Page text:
Addictions are quite the trend nowadays. We have one for almost everything: drugs, sex, gambling, porn, shopping, work. The list goes on and on.
But as the weight of the nation keeps skyrocketing, food addiction is hitting the spotlight pretty hard. Now, many would argue that there’s no such thing – that it all comes down to personal responsibility (and bit of willpower). But recent research is proving otherwise.
With that said, I think we should call a spade a spade. It’s a junk food addiction – not a food addiction. After all, nobody’s binging on Brussels sprouts, broccoli, and baked potatoes. No – it’s the Big Macs, Doritos, and Devil Dogs that are desired.
And these high-calorie processed “foods” (if you can even call them that) can indeed create a dependency. And it’s no surprise. In fact, they’ve been found to stimulate the reward zones of the brain much like cocaine and other hard drugs.
Given that, I believe the problem of food addiction is constantly perpetuated by the message of moderation. More specifically, that you can eat whatever you want and maintain a healthy weight as long as you exercise portion control. Obviously, that’s not the case – and understanding this is crucial to fighting (and winning) the battle against this disease.
Now, there are few things in this world that are black and white. But nutrition is one of them. In short, you have foods that are good for you and those that aren’t. And if certain foods can indeed cause addiction – then moderation is out of the question.
In fact, as far as addictions go, this advice is highly contradictory. Take smoking, for example. Nobody’s breaking the habit by exercising portion control. It’s the ones that go cold turkey who succeed in becoming non-smokers. Likewise, you’ll be hard-pressed to find many crack heads trying to become drug-free by hitting the pipe a little less.
So, if we’re going to categorize food addiction as a true addiction, don’t you think we should set the same standards for treatment?
And it all starts with the opposite of moderation: abstinence. You can’t have your cake and eat it too – at least not in the beginning (we’ll get to that shortly). If you want to overcome your food addiction you have to stop eating junk food for a while and stick to a natural, whole foods diet.
It will be miserable at first and you’ll go through a withdrawal phase. There’s no way around that. As such, it’s key to change your mindset and lifestyle in order to avoid a relapse. You have to become a non-food-addict much like someone has to become a non-smoker. But what you’ll find after a few weeks is that you crave the junk less and less.
Next, don’t try and fight a losing battle. What do I mean by that? Keep your home free of junk food. You never want to put yourself in that situation – where you’re struggling to say no to something sitting in your cupboard. Because at the end of the day, if it’s in the house, and you’re salivating when you think of it, you’re going to eat it. Not many “normal” people can resist such temptations – so as a food addict, don’t expect miracles from yourself.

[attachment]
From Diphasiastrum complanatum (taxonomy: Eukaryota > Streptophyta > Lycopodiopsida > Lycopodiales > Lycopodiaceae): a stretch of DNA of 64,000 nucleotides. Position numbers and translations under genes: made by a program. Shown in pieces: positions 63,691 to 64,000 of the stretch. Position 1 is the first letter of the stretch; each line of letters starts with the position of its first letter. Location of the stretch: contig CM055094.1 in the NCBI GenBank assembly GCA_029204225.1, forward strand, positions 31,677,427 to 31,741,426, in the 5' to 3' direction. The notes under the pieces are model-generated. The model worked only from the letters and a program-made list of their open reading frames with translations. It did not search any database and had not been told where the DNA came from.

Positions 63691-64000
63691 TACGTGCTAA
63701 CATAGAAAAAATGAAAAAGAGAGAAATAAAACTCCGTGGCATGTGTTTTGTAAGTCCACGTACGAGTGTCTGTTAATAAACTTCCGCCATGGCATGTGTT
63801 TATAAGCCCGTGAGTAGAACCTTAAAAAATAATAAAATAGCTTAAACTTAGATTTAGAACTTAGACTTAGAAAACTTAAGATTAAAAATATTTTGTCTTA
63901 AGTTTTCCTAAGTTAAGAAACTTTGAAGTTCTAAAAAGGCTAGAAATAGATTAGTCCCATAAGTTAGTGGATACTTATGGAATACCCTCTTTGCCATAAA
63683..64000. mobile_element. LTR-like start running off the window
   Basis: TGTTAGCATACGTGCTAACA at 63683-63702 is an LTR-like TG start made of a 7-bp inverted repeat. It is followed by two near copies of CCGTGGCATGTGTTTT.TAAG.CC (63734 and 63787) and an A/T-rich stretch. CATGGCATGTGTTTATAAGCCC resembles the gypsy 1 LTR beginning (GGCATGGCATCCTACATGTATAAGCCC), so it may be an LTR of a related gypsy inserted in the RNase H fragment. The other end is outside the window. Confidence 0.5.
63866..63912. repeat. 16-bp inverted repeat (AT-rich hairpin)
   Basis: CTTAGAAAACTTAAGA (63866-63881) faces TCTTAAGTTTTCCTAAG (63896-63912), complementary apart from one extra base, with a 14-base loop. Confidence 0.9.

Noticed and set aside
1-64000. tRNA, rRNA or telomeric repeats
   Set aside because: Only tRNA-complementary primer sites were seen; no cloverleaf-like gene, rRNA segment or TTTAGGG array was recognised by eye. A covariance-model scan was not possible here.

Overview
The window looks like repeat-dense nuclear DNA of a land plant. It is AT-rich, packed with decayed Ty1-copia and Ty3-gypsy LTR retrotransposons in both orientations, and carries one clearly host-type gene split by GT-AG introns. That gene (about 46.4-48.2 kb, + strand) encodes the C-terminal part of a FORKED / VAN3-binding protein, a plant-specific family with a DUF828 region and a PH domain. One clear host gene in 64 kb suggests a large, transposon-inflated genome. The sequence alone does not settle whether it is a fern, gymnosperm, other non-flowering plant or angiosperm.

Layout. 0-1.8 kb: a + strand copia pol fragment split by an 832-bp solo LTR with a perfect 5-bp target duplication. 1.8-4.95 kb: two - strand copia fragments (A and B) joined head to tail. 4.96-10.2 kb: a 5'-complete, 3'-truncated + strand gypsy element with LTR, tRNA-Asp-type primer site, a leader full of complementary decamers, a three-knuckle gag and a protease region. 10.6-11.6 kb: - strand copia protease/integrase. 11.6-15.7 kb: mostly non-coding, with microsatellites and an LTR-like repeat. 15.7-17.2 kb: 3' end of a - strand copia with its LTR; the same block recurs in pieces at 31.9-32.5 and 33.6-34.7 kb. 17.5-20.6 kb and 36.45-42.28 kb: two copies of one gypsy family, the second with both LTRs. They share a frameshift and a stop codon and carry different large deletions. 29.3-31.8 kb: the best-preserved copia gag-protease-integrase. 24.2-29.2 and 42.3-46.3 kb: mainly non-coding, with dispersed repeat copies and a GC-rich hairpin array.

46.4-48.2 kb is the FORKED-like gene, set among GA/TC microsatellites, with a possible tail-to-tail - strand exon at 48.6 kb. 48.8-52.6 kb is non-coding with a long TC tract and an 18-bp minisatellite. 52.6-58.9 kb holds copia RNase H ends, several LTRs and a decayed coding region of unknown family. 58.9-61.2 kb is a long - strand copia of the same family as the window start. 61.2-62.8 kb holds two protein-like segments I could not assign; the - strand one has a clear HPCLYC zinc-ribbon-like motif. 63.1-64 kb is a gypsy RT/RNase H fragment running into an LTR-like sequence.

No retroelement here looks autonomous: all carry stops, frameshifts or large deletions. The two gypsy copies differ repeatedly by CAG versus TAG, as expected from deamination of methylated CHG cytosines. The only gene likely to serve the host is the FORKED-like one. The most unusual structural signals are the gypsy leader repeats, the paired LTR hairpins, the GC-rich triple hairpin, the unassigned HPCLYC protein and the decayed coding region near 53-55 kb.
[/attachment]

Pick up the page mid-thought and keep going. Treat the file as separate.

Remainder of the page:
Alright, now let’s circle back to that comment about having your cake and eating too. Honestly, I don’t believe anyone raised in the Western world can abstain from junk food entirely. It’s too engrained in our lives – constantly calling us to sample it. Therefore, you should indulge from time to time.
But wait a minute… isn’t that the moderation I spoke so negatively about before?
Not really – you see, what I’m suggesting is that you get your diet in check first. Become a true non-food addict (i.e. like someone who never had the problem to begin with). This can only happen through gradual change – one where you think, eat, and breathe health and nutrition – that, and practice strict abstinence until you “get there”.
Then, and only then, should you allow yourself to indulge from time to time (e.g. a couple times per month). Because by that point, the risk of relapse will be almost non-existent. But always remember to follow the cardinal rule of not putting yourself in difficult situations: keep the junk food out of the house. Make it so it’s not part of your daily life or surroundings – and when it’s time for a treat – go out of your way to get it.
Of course, you wouldn’t give a recovering alcoholic a drink or an ex-smoker a cigarette. And while these addictions share many similarities to the one with food, it’s still not the same. That’s why I believe you can be a bit more lenient with this in the long run. In fact, by doing so, you’ll not only overcome your food addiction – you’ll ensure it never returns.